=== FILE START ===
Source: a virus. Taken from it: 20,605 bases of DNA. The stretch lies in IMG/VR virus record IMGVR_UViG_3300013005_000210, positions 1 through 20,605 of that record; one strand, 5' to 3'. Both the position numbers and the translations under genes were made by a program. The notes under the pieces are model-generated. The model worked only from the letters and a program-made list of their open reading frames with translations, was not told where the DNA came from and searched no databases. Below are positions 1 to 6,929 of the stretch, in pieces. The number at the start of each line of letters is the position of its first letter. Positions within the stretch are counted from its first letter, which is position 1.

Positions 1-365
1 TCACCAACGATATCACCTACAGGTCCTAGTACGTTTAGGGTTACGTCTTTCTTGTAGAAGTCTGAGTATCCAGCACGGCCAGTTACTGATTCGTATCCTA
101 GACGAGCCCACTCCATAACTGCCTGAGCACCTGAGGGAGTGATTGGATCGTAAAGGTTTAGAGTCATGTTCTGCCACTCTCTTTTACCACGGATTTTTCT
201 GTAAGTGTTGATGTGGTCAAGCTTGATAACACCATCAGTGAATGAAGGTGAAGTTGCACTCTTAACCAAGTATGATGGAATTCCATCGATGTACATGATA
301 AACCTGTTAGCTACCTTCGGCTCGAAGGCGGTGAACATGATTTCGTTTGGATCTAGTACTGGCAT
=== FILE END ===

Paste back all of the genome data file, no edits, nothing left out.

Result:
Source: a virus. Taken from it: 20,605 bases of DNA. The stretch lies in IMG/VR virus record IMGVR_UViG_3300013005_000210, positions 1 through 20,605 of that record; one strand, 5' to 3'. Both the position numbers and the translations under genes were made by a program. The notes under the pieces are model-generated. The model worked only from the letters and a program-made list of their open reading frames with translations, was not told where the DNA came from and searched no databases. Below are positions 1 to 6,929 of the stretch, in pieces. The number at the start of each line of letters is the position of its first letter. Positions within the stretch are counted from its first letter, which is position 1.

Positions 1-365
1 TCACCAACGATATCACCTACAGGTCCTAGTACGTTTAGGGTTACGTCTTTCTTGTAGAAGTCTGAGTATCCAGCACGGCCAGTTACTGATTCGTATCCTA
101 GACGAGCCCACTCCATAACTGCCTGAGCACCTGAGGGAGTGATTGGATCGTAAAGGTTTAGAGTCATGTTCTGCCACTCTCTTTTACCACGGATTTTTCT
201 GTAAGTGTTGATGTGGTCAAGCTTGATAACACCATCAGTGAATGAAGGTGAAGTTGCACTCTTAACCAAGTATGATGGAATTCCATCGATGTACATGATA
301 AACCTGTTAGCTACCTTCGGCTCGAAGGCGGTGAACATGATTTCGTTTGGATCTAGTACTGGCAT